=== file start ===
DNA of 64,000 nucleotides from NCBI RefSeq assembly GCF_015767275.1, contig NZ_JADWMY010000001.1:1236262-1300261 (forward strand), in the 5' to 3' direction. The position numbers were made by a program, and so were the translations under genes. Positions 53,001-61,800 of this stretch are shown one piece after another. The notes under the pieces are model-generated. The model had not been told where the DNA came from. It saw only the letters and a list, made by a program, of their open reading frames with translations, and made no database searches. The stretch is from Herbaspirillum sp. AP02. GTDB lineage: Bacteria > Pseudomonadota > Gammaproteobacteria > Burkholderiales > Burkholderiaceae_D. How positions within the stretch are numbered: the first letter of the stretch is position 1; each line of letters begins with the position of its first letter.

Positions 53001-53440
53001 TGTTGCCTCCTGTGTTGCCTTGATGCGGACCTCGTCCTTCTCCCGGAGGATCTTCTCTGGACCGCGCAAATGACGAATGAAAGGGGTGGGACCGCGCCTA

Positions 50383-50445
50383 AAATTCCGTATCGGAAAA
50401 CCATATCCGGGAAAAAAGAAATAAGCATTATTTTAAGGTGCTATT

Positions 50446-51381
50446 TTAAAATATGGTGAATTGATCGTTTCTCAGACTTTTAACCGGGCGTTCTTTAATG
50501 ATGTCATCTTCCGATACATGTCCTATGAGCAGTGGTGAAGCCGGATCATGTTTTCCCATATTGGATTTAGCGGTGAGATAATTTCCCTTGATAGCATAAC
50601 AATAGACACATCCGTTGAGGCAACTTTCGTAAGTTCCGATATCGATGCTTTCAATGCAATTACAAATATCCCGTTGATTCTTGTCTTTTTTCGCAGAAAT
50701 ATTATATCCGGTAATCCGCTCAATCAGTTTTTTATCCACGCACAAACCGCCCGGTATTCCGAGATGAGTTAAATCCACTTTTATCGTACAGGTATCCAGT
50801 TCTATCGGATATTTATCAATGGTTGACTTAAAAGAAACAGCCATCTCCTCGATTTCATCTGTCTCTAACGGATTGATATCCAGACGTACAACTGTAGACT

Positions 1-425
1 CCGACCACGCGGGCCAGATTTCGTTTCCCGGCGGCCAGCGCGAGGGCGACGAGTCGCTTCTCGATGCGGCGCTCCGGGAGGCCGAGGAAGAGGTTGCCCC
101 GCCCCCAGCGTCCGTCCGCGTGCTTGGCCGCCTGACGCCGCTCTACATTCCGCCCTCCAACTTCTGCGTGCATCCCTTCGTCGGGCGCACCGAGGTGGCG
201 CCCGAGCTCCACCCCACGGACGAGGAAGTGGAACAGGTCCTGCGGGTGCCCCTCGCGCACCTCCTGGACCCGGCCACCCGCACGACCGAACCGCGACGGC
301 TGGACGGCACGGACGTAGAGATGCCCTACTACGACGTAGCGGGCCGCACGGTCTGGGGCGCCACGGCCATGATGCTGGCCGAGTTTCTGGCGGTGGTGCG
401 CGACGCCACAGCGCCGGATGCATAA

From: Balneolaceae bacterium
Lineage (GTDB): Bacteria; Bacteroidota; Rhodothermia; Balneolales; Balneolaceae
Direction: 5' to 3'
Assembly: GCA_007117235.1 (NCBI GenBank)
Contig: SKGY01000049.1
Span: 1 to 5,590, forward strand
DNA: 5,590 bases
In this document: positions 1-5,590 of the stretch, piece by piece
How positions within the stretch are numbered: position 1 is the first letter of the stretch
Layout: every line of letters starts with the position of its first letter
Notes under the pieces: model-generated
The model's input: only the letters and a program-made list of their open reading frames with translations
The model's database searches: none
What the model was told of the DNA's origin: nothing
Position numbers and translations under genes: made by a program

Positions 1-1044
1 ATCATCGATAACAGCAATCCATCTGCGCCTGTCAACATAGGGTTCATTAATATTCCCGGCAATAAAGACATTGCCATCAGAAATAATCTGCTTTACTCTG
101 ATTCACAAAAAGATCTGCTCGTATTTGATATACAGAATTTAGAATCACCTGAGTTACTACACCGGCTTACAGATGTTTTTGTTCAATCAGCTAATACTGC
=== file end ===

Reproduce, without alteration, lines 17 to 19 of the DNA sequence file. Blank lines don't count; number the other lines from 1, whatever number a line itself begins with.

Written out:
301 TGGACGGCACGGACGTAGAGATGCCCTACTACGACGTAGCGGGCCGCACGGTCTGGGGCGCCACGGCCATGATGCTGGCCGAGTTTCTGGCGGTGGTGCG
401 CGACGCCACAGCGCCGGATGCATAA

From: Balneolaceae bacterium